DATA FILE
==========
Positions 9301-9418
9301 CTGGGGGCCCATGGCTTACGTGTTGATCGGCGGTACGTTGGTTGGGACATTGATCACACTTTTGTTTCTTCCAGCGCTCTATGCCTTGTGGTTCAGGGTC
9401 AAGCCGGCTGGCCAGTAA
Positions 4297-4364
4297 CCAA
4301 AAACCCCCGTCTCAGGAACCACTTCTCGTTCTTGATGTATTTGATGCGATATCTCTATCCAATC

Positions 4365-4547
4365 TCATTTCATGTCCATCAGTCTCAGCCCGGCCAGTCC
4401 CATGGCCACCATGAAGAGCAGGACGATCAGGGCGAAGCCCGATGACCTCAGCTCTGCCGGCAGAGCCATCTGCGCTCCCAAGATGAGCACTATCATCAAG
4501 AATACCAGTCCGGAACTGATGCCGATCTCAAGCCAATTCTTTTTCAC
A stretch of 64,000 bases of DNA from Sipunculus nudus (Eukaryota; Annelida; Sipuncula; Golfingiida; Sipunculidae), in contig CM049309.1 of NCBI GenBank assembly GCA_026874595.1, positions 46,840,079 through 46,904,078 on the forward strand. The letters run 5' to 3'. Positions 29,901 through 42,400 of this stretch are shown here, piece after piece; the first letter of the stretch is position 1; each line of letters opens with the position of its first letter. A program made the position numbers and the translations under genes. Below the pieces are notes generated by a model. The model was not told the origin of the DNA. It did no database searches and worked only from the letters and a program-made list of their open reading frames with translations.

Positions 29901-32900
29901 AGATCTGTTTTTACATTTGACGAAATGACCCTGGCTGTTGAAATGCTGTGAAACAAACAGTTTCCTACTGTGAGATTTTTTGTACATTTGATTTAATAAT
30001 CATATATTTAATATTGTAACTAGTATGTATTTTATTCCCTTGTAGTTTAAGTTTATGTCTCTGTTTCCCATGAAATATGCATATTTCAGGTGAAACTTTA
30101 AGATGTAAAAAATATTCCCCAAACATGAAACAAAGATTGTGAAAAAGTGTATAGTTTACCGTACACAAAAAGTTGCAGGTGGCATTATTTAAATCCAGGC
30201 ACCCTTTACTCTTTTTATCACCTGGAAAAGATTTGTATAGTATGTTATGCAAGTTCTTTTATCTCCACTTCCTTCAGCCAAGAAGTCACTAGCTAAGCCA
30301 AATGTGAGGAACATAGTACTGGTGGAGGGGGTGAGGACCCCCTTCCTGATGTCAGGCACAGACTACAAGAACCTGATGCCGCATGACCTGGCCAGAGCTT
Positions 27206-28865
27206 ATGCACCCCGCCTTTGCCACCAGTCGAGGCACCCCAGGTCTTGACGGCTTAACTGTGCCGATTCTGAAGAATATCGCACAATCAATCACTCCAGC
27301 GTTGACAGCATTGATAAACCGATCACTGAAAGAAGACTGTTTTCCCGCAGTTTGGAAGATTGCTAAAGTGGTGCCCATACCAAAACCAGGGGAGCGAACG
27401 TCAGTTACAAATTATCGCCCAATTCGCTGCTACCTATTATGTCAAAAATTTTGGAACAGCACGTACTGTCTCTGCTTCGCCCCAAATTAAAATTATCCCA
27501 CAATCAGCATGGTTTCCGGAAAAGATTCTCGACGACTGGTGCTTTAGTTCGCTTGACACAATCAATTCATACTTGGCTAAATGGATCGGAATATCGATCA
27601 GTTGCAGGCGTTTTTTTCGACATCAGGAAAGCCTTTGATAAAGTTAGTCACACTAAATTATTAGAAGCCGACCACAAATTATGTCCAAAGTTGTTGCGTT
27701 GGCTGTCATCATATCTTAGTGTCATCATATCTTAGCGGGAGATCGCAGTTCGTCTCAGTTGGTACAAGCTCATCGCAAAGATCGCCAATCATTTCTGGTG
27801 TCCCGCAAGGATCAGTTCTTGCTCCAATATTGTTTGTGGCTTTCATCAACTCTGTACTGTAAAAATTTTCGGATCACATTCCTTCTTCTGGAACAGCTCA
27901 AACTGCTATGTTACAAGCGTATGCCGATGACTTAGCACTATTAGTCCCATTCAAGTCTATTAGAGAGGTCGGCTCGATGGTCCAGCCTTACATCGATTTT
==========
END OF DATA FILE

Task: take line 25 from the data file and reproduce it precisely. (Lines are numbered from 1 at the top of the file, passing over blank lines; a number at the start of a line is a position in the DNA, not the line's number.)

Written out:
27801 TCCCGCAAGGATCAGTTCTTGCTCCAATATTGTTTGTGGCTTTCATCAACTCTGTACTGTAAAAATTTTCGGATCACATTCCTTCTTCTGGAACAGCTCA